As we enter 2017, I'm reflecting about the future of India -not just the year ahead, but the decades that await all of us.
I'm not one who believes in making New Year resolutions.But today , I'm asking you to join me in making an important commitment. It's the commitment to engage and to lead.
Over the years, we have watched our country make some giant technical and economic strides. We've seen innovations come, industries rise, and ventures bloom. Despite that unquestionable progress, there is still reason to despair.The constant cycle of violent news -from Syria to Uri -has desensitised us to the mindless poverty right outside our door.
In a world with so much wrong, are you one of those who wonders what you can possibly do? In my years of experience, my biggest learning is this: building a better India demands that we take the challenge head on. It demands that we commit to fundamentally fixing our problems instead of trying to be arm-chair critics and expecting government to solve all our problems.
We live in a country where 76% of our children will drop out before Class X, and 53% of our Grade V students can't read a Grade II textbook. And underlying all of that, data tells us that nine lakh teacher vacancies exist today -those vacan cies mean hundreds of thousands of classrooms without teachers. Building a better India is only possible if we fix our education system. And fixing education is possible only if we ensure that India's top graduates choose to teach, perhaps before choosing to join the corporate world.
And taking the challenge head on is exactly what organizations like Teach For India (TFI) are doing, every single day. Since 2009, I've watched more than 2,700 Indians make the courageous decision to teach and to lead. Many of them have left high-paying corporate jobs, while others have joined directly out of college.As a first step, they've committed to the two-year fellowship, and worked to transform India's most disadvantaged schools, impacting more than 42,000 low-income children across the country. By 2022, that growing movement of leaders aims to ensure that one million children across India receive quality education. And what are those 2,700 Indians doing today , after the fellowship? Well, they're everywhere.From corporate foundations such as Thermax and Axis Bank to heads of new ventures such as I-Teach and LifeLabs, these Indians are serving in positions of leadership and influence across the country .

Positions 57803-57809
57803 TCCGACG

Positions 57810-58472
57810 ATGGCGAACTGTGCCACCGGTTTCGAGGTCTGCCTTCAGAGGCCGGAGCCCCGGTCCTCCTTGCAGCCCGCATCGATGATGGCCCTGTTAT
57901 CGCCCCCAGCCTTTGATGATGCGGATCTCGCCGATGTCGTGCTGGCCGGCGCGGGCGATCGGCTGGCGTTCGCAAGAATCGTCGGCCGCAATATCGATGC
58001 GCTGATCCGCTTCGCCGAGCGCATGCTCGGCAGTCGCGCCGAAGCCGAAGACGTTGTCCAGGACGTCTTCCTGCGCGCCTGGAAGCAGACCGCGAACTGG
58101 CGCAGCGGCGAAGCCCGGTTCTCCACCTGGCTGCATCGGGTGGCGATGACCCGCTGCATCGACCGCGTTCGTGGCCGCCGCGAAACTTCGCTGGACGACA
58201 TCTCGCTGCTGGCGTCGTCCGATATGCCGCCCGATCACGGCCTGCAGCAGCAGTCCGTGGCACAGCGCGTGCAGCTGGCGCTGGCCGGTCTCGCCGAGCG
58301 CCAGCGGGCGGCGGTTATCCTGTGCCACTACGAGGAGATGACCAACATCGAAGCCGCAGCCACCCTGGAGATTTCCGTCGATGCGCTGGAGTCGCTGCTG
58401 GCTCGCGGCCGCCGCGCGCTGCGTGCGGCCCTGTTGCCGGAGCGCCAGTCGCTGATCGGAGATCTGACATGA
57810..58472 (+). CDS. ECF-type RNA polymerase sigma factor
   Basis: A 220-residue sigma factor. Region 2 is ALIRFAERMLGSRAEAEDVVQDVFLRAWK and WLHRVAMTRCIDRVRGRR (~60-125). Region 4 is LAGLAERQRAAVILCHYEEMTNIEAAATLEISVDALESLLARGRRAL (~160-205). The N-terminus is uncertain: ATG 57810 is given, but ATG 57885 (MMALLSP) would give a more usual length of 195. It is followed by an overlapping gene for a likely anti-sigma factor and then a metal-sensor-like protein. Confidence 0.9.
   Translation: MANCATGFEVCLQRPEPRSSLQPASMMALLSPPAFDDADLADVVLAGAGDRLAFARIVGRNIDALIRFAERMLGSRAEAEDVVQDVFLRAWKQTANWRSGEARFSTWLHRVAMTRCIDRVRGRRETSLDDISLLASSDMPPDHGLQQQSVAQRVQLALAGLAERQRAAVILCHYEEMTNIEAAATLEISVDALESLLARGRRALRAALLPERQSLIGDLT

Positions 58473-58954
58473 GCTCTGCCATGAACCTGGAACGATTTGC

I've been privileged to know and serve along with some of them. When Madhukar came into Teach For India in 2009, he was a BITS graduate who had left a well-paying corporate job to teach third graders in Pune.Today , he's leading the Pune City Connect Education Track and working to drive governmental changes for the betterment of children.
Before Tarun began teaching his own set of second graders, he was a sales manager with Unilever. After the TFI fellowship, he went on to get his masters' degree at Harvard Kennedy School. And recently , he founded a Delhi-based venture, Indus Action, which works to enforce the RTE's 25% provision for low-income children. That's the sheer beauty of Teach For India. As you commit to teaching, transforming, and building a better India, TFI commits to building you into the leader of tomorrow.
Building a better India and a better world demands courage and it demands leadership.You have it, and I do as well. Perhaps most importantly , our children have it too. We just need to tap into it.
The writer is Chairperson, Teach For India